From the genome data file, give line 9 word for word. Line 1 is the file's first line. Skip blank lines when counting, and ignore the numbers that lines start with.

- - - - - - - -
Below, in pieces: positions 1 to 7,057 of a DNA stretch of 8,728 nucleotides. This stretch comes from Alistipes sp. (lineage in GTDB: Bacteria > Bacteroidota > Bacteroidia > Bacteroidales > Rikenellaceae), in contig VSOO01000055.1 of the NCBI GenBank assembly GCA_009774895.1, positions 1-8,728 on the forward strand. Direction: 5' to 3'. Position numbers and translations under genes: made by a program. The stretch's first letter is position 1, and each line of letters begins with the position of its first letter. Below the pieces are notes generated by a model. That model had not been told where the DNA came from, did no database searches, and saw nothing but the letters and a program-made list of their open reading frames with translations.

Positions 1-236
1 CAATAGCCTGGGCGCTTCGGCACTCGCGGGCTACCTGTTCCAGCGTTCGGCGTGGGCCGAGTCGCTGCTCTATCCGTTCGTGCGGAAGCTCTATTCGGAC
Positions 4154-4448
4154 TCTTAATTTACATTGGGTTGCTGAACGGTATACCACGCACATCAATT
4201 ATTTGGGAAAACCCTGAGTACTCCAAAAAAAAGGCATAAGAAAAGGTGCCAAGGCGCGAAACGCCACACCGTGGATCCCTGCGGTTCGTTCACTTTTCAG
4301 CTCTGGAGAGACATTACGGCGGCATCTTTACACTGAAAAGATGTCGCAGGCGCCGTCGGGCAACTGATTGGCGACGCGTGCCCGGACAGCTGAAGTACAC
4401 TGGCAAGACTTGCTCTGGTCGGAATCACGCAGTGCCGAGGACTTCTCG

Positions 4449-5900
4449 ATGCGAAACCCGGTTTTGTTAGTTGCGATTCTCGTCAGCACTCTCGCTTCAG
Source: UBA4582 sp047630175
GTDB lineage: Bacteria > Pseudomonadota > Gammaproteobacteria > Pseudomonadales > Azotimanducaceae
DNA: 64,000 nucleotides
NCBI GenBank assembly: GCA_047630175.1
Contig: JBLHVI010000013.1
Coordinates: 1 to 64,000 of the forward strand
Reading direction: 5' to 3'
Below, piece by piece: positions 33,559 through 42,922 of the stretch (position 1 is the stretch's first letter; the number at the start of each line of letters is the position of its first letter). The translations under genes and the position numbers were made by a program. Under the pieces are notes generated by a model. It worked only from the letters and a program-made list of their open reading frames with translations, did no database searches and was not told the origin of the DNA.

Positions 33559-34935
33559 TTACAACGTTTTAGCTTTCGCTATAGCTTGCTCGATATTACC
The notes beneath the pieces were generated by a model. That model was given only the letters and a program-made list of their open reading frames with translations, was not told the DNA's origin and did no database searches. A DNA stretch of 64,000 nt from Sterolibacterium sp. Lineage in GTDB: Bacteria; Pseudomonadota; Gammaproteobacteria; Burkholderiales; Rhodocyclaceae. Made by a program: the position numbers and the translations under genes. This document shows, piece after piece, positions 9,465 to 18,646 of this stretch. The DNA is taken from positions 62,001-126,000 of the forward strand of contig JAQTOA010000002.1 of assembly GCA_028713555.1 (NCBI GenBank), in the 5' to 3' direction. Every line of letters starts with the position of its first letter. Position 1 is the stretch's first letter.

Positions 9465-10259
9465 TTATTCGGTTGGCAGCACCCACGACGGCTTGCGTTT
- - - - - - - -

Positions 4449-5900